Heel to toe to hair and hoof and it's head over heels and it's all but an ark-lark...

“From 4AD to Nine Inch Nails”

  • By Tom Doyle
  • Sound on Sound
  • Jan 2006


Among Fryer’s first clients were the Cocteau Twins. The fledgling producer helped give birth to a sound that was utterly unique, built around Robin Guthrie’s cavernous, echoing guitar work and Liz Fraser’s otherworldly, if often indecipherable, vocals. He worked on their first two albums, Garlands in 1982 and Head Over Heels in 1983.

“The first one we did at Blackwing and the second we did at Palladium in Edinburgh. On the first album they were very shy—I don’t know if they’d even been out of Scotland before. But, yeah, it was a unique sound and obviously Robin developed it the more they went on. A lot of it back then was done with Boss pedals—particularly the delay and the chorus. And we used the old AMS for chorus and delays and, of course, Lexicon reverbs. All the good stuff that’s still in studios today, like the MXR Harmoniser and the Roland Space Echo.

“The second album we experimented with putting the guitar through anything and everything. At one stage we fed a guitar through a Yamaha electric grand piano and miked it up. That’s the way I’ve always been with the bands I’ve worked with—you put anything through anything and see what sound you get.”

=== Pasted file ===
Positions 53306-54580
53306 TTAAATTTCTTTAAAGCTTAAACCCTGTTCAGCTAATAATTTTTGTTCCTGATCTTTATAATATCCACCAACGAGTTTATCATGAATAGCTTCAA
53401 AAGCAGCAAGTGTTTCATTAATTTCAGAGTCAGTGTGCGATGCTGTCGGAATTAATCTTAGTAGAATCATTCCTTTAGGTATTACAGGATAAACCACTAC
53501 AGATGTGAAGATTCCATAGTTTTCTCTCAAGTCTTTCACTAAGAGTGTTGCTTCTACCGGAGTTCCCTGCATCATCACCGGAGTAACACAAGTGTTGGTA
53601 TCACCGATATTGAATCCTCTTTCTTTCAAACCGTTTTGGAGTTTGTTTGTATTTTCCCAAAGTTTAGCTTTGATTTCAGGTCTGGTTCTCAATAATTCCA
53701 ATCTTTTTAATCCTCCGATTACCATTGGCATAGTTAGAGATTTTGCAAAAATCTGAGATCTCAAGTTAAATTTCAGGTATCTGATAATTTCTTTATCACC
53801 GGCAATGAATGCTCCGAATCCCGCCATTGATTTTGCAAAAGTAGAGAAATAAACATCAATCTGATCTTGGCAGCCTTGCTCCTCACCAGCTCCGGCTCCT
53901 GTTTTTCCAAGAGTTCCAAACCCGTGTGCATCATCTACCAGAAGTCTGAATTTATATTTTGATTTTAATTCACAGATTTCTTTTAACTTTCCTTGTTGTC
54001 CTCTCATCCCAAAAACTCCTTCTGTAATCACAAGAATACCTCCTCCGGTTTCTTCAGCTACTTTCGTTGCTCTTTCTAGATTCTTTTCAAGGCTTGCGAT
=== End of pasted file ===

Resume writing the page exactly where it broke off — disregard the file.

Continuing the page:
Working with 4AD’s Ivo Watts-Russell as part of the label boss’s This Mortal Coil offshoot, Fryer helped create a classic with Guthrie and Fraser’s atmospheric take on Tim Buckley’s ‘Song To The Siren,’ originally the ‘B’ side to 1983 single ‘Sixteen Days (Gathering Dust).’

“It still stands up today,” the producer rightly points out. “But it wasn’t something that we consciously put a lot of effort into. As you can hear it’s very simple and it was done, like a lot of classic tracks, as a throwaway ‘B’ side, so there was no pressure. It wasn’t overproduced or over-mixed. We always used Neumanns on Liz’s voice and we didn’t normally have to do much—add a bit of top, take some bottom out and the vocal usually sounded brilliant.

“It’s funny when you record things—a lot of the time you think everything’s special and when you stand back from it some time later, you realise that sometimes it wasn’t as good as you thought it was or sometimes it’s better than you thought it was. But that one just always sounded beautiful.”

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